The percentage of surface area covered by deposited smear layer (the material that occludes the tubules) after 14 uses of the 4 toothpastes was a key test of efficacy. At the assessment on day 1 (after only 2 product uses), Theodent had achieved 90% smear layer deposition compared with 43% with Sensodyne and about 3% with Colgate, Dr. Sadeghpour reported.

By day 3, Theodent had achieved 100% coverage, Sensodyne achieved 80%, and Colgate achieved less than 30%.

At all measurement points, percentage of deposited smear layer was similar between the Theodent Classic (without fluoride) and Theodent Classic plus fluoride toothpastes but was significantly (P < .05) higher in these 2 theobromine-containing toothpastes than with either Sensodyne or Colgate.

Sensodyne Nupro 5000 also demonstrated efficacy with increased usage; however, Colgate toothpaste did not. After 6 and 14 uses, the percentage of completely occluded tubules was comparable between the 2 Theodent products and Sensodyne.

Images from the scanning electron microscope appeared similar for Colgate both before and after treatment.

Dr. Sadeghpour maintained that the enamel-strengthening effect will translate into less hypersensitivity for patients. However, the current study did not assess that endpoint or any possible effect on dental caries.

Consumer Demand for a Natural Product

Diane D. Romaine, DMD, MAGD, president of the Maryland State Dental Association’s Charitable and Educational Foundation and a practitioner in Frostburg, Maryland, said in an interview with Medscape Medical News, “I was really impressed with the data, to see how much better Theodent was than Sensodyne, at a lower concentration.”

“As a practicing dentist in rural Appalachia, I see the effects of demineralization from soda consumption in children and young adults,” she said, suggesting there is a need for effective products to neutralize this effect.

In addition, Dr. Romaine noted that the “movement for a more natural product” by consumers indicates there is a market for a non-fluoride-containing product. “The ADA has been big believer in fluoride, and it seems to have been helpful in many communities, but in the current culture, people are interested in reaching out for more natural products,” she pointed out.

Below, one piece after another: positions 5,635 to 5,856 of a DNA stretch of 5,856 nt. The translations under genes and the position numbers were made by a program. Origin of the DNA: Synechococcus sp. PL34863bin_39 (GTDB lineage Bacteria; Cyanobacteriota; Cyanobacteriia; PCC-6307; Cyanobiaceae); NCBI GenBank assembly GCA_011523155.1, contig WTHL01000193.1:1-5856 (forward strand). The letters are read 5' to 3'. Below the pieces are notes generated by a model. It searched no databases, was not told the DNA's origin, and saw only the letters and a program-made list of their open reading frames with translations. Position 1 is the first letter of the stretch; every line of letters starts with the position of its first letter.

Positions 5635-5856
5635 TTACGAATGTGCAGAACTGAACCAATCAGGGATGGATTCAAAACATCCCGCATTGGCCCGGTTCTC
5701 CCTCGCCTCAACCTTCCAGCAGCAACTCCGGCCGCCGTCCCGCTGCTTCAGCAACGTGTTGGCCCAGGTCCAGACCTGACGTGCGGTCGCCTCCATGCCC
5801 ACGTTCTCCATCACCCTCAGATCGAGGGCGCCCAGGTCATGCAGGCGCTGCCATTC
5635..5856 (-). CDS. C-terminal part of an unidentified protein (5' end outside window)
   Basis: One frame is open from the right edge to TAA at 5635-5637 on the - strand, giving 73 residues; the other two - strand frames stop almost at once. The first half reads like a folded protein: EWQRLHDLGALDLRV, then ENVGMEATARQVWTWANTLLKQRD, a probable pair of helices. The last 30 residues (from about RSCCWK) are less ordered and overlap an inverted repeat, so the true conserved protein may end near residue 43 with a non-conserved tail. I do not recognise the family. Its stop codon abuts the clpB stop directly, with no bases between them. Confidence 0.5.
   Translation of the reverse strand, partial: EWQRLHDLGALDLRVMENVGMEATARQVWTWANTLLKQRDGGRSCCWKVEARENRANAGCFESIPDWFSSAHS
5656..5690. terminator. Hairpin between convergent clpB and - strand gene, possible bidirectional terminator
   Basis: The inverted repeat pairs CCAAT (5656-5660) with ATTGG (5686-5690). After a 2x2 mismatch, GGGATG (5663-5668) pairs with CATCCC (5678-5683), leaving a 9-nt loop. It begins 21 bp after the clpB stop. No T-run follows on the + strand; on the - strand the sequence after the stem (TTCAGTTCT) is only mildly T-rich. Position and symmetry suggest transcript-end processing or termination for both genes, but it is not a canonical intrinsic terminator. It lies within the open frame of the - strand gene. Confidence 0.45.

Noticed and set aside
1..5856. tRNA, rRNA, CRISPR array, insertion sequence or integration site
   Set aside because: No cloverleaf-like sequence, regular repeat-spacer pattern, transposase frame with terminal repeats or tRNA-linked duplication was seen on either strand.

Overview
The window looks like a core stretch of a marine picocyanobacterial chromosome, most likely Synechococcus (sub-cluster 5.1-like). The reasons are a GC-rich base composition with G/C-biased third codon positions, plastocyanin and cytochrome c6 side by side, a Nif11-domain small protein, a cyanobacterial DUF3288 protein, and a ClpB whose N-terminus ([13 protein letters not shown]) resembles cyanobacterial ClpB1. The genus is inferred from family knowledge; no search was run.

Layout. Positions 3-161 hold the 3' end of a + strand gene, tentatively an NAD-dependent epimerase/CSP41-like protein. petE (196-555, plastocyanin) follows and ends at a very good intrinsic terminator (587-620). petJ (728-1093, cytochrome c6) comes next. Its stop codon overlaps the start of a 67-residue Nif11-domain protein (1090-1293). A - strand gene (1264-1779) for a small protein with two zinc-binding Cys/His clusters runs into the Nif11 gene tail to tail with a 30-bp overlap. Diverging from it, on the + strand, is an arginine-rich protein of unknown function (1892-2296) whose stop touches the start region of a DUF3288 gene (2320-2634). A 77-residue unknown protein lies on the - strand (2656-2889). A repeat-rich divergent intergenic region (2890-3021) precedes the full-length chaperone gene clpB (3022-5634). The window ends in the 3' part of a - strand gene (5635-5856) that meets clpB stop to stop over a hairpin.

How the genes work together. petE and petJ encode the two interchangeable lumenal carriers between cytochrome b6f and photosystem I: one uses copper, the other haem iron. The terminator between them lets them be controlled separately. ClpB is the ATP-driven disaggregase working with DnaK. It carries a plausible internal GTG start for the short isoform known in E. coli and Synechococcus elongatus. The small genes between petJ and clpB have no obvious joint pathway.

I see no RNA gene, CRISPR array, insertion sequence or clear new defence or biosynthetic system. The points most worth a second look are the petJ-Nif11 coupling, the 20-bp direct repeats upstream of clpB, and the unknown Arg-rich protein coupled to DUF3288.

“What I would really like to see,” she added, “is that such a toothpaste is not a ‘niche, high-end product’ but is available to those who really need it, where it could be even more effective.”

The study was funded by a research grant from Theodent. Dr. Sadeghpour is employed by Theodent. Dr. Romaine has disclosed no relevant financial relationships.

American Dental Association (ADA) 2013 Annual Session. Presented October 31, 2013.


  1. Gerald Marsch

    Reposting of my last post. Like most ( 77 year olds ) I have problems concentrating while the wife is in same room watching TV. I have a fluoride color selector. I tested a one ounce bar of kraft bakers chocolate. Putting a one ounce bar of chocolate in to 32 ounces of distilled water gave me a reading of 32 ppm of fluoride. The consistency of fluoride is such that it is hard to leach the fluoride out. I had it in the distilled water for three days and i am not sure that three days was long enough.

    A Hershey bar contains about 5 ppm fluoride.

  2. Professor Deal

    Received from Dr. Richard Sauerheber:

    I suggest to people that they brush with calcium phosphate, the actual ingredient in enamel.

    I noticed the chocolate material here contains calcium phosphate, which probably makes it work at re-mineralizing.


  3. Gerald Marsch

    I have a fluoride color selector. I tested a one once bar of kraft bakers chocolate. Thirty two once of fluoride were shown. The consistency of chocolate is so tight that I had to soak it in distilled water for three days to try to get a accurate reading. Even after that the reading could go higher if left in the water to leach out the fluoride.